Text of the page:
If you love Victorian mysteries, murder trials and deadly corsets, then I would definitely recommend reading The Corset! I think Laura Purcell did a great job with this one and I already can’t wait to get my hands on her newest book, Bone China.

Vel’s Perspective

After reading The Silent Companions by Laura Purcell last year, I was on the lookout for her newest novel, The Corset. Purcell was one author I picked up by chance, due to a combination of the cover art, female author, and new release, and if you have read our review of her previous book, you know I thoroughly enjoyed it. Her second novel was a long time in the coming, especially as I am not keen on spending the extra monies on hardcover books – they end up bulkier and harder to handle, impossible to transport anywhere and whilst they look incredible on a bookshelf next to other hardback issues, I find paperbacks now often share the hardback’s artwork making them just as appealing to me. So I waited.

Was the Wait Rewarded?

In a word, yes. Though I did have some hiccups along the way, once I got past the first 50-80 pages, I kept it up at a steady pace and did end up staying late one night just to finish the book. The Corset makes for a well rounded mystery with elements of the bizarre and inexplicable, whilst still being firmly rooted in a well researched Victorian setting. I particularly enjoyed the variety of strong characters, both male and female – each with their quirks and mannerisms, with both aspirations and flaws. Purcell’s writing has, if anything, improved since her first novel and delivered a steady unfolding of the plot’s twists and turns, with a bang right at the last few lines, which I reckon will become a staple of Purcell’s style.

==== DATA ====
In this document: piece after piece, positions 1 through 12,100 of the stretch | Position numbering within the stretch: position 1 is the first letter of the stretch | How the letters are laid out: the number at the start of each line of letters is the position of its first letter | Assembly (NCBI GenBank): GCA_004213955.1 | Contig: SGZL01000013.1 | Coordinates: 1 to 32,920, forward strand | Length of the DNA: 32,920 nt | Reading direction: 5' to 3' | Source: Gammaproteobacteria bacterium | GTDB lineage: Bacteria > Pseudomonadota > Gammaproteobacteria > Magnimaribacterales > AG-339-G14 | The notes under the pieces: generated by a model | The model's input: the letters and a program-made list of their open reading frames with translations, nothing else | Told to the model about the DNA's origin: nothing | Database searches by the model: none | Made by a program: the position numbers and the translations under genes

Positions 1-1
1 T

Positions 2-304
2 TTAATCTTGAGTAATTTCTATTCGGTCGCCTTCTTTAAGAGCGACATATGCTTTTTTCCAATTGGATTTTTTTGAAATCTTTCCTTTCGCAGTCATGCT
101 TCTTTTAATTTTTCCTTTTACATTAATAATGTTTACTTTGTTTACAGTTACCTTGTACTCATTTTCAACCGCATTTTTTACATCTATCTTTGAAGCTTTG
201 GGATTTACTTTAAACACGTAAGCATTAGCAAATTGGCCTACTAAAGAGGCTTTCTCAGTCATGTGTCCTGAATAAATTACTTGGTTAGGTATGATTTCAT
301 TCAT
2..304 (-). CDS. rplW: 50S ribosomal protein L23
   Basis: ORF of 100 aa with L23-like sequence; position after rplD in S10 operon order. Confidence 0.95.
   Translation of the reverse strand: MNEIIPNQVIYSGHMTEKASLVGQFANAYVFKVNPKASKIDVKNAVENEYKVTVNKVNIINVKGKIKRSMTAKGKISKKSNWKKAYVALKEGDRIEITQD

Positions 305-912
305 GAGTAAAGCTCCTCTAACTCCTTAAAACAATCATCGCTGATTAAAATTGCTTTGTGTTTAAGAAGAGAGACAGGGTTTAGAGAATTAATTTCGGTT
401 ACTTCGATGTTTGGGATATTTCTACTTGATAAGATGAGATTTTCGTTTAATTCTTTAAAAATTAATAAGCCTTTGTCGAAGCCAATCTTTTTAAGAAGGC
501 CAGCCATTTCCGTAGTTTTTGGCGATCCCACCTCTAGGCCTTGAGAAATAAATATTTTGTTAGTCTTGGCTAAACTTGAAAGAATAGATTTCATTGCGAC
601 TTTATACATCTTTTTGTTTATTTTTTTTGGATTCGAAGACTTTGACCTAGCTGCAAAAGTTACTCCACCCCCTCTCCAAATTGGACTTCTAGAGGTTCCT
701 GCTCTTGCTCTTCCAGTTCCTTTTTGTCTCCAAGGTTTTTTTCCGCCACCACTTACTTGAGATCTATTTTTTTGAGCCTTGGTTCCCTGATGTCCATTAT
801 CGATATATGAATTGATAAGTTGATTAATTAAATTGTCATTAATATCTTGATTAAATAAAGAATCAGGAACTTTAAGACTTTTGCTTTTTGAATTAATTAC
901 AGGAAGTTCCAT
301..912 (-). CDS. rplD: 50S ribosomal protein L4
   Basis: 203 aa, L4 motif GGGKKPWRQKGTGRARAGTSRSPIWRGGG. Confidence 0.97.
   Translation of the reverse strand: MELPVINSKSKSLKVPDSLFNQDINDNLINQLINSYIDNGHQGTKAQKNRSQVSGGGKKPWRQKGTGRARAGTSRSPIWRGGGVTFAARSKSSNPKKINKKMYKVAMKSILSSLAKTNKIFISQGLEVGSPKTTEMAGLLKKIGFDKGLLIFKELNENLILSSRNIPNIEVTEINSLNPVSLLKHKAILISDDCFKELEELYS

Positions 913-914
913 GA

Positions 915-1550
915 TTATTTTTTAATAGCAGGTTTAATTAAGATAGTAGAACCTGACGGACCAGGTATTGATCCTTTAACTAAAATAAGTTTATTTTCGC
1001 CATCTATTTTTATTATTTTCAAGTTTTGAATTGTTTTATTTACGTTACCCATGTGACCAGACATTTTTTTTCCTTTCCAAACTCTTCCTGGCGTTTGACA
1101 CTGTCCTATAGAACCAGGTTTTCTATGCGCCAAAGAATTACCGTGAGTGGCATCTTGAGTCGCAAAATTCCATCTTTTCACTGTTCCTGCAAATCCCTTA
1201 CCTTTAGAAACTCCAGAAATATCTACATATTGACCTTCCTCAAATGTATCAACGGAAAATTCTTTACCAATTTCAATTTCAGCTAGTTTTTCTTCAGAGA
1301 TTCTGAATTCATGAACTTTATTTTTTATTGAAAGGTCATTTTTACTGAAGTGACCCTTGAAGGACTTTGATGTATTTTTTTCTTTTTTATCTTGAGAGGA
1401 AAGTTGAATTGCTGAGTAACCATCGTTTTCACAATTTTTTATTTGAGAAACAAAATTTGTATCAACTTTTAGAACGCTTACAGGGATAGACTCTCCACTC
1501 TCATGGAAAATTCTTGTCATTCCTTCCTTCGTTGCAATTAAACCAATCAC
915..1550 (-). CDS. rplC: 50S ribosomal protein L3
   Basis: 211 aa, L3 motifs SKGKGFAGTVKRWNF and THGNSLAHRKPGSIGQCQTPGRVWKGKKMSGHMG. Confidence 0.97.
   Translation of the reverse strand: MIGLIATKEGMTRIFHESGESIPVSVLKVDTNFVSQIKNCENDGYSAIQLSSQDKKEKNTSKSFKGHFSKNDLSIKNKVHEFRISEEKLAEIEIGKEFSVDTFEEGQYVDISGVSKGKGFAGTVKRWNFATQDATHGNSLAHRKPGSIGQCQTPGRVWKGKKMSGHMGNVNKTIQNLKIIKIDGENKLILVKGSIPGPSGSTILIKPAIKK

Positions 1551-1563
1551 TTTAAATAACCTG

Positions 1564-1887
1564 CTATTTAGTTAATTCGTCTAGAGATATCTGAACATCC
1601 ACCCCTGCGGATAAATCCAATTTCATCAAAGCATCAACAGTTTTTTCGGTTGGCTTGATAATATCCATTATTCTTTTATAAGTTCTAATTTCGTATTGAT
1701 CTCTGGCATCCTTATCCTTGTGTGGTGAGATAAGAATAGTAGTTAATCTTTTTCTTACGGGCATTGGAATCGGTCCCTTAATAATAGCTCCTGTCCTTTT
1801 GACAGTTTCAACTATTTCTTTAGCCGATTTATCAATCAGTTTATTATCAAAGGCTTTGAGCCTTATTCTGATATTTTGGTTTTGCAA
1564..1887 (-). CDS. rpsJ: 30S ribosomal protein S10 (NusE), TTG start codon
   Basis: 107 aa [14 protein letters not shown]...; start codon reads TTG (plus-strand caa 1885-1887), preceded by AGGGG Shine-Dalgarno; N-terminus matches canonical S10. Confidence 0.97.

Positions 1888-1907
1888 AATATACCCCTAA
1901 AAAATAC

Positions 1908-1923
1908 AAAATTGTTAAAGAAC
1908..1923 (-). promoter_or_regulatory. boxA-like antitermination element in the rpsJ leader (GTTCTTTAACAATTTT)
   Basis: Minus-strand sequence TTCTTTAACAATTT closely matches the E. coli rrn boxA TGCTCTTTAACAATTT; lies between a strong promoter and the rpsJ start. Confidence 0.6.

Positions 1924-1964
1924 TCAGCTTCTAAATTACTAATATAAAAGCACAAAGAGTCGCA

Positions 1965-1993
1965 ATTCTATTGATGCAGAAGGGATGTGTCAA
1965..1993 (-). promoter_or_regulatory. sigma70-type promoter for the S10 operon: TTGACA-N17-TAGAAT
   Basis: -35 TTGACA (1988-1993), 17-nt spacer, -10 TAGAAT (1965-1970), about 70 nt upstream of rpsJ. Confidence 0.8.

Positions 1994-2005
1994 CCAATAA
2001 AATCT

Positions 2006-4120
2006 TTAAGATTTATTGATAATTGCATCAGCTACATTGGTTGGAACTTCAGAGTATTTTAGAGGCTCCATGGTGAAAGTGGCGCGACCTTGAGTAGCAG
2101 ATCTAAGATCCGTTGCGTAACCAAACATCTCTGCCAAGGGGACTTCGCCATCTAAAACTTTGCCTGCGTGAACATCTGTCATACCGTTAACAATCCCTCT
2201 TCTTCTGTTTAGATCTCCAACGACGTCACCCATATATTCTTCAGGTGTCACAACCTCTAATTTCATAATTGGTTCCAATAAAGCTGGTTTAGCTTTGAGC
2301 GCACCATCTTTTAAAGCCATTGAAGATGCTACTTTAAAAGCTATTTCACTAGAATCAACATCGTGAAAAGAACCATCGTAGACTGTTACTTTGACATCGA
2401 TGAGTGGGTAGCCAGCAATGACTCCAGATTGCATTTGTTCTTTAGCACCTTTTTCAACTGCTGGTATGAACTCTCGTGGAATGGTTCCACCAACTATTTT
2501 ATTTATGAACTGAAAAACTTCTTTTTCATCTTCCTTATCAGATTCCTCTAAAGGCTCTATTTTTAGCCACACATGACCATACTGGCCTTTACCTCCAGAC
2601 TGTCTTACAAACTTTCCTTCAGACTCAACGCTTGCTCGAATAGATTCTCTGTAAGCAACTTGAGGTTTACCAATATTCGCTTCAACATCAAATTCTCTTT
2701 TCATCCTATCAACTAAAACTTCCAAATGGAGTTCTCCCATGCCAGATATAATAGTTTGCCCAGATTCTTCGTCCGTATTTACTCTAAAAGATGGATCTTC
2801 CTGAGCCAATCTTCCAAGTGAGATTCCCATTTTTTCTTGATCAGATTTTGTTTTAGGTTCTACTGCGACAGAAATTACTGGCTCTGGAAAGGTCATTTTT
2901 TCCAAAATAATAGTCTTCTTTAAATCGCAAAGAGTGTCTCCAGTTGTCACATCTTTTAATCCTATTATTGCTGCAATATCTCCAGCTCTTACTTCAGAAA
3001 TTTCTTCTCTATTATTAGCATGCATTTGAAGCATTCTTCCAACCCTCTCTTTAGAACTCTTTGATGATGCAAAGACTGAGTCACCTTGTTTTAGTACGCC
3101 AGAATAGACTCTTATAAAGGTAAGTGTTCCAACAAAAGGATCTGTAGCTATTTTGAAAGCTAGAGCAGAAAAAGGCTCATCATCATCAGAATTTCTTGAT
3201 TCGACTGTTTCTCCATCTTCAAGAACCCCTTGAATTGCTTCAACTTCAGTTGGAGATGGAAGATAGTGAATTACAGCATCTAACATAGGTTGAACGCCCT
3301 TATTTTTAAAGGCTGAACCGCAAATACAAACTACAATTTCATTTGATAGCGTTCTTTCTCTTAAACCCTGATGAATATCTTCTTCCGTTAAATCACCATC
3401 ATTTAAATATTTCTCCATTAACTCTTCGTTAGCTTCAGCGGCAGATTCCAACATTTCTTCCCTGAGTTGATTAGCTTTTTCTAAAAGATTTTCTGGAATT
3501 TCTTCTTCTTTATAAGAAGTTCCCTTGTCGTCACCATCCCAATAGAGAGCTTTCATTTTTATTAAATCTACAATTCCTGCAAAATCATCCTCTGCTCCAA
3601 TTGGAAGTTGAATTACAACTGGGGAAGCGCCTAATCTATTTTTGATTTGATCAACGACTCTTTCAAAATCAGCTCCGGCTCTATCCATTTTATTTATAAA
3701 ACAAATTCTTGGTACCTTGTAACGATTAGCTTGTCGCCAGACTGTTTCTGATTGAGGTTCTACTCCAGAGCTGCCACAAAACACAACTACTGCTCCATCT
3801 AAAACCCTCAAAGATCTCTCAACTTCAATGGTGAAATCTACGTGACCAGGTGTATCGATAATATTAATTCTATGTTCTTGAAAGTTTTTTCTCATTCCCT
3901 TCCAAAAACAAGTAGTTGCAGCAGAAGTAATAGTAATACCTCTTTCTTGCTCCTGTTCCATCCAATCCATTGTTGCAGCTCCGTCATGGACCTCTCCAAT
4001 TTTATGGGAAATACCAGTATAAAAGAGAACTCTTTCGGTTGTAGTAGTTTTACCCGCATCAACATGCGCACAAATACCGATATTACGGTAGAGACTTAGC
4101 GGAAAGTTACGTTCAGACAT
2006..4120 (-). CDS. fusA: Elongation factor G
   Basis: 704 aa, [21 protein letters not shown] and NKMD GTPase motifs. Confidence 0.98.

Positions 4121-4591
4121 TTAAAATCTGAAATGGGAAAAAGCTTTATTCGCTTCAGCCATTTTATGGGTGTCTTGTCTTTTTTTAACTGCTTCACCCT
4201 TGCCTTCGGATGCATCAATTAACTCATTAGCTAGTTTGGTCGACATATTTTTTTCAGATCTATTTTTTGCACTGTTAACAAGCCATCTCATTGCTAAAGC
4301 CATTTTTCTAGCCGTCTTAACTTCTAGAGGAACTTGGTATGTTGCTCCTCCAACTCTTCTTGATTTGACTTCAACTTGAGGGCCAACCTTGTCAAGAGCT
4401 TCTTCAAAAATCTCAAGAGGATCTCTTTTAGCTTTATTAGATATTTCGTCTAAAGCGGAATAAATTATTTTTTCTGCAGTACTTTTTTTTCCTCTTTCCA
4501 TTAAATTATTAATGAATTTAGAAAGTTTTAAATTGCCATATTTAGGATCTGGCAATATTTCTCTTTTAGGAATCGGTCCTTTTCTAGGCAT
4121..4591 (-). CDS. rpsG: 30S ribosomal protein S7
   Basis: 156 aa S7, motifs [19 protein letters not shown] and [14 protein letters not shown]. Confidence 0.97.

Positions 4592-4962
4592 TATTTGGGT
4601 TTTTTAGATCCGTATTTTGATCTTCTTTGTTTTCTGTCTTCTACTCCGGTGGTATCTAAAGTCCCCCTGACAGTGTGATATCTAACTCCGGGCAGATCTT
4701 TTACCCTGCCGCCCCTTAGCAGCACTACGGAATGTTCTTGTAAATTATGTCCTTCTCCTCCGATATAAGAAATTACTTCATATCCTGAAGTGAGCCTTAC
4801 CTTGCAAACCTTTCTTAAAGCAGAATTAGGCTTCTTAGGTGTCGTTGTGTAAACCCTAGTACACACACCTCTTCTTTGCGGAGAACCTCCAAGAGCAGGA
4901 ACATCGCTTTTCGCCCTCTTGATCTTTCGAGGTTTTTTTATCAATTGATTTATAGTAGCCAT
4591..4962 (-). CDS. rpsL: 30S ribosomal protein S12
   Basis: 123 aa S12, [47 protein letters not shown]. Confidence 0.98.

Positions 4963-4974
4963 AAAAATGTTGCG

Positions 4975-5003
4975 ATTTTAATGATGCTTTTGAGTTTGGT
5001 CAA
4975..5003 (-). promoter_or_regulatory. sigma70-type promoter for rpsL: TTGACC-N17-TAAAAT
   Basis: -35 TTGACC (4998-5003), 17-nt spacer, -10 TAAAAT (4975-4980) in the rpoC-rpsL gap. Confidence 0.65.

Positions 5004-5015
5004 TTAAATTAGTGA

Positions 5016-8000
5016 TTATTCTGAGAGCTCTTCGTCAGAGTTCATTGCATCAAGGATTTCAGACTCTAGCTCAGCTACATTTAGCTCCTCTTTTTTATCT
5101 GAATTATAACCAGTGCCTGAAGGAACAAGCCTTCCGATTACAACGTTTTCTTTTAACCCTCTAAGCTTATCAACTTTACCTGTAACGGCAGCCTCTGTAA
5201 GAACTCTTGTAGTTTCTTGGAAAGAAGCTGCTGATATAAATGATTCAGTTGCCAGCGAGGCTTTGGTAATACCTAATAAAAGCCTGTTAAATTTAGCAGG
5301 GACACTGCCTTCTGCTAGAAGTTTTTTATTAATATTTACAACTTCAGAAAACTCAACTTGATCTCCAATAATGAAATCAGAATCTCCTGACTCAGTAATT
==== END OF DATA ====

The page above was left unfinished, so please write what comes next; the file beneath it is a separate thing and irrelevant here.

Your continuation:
Whilst it did take me some pages to get into it, I enjoyed the intermingled themes of exploration of mental illness, the power of determination and self belief, as well as the differences in social classes at the time. Dorothea, a daughter of a wealthy family, seeks to study the skulls of female criminals in a local prison. She believes her soul will only gain salvation if she accomplishes a list of good deeds, one of them being to care for those less privileged than her. But that’s not to say her life is without strife – with her mother, who was her biggest supporter, passing away, a new woman circling round her father, raising suspicions around her mother’s death, and the increasing pressure to marry and birth, and her refusal to do so (something I can completely relate to), make her into a character with a lot of depth. Ruth comes from the opposite end of society – her family is rattled by poverty, when her father’s work dries off. Her mother cannot keep up on her sewing to feed them alone, so when she gets pregnant with Ruth’s sister, Ruth has to stop school, where she is bullied for her “lower” birth, and help her mother with the sewing work – something she discovers she has a gift for, albeit with an unusual side effect. Both meet a series of other characters, whose stories become tangled in a big knot, which Purcell masterfully keeps tied right till the very end.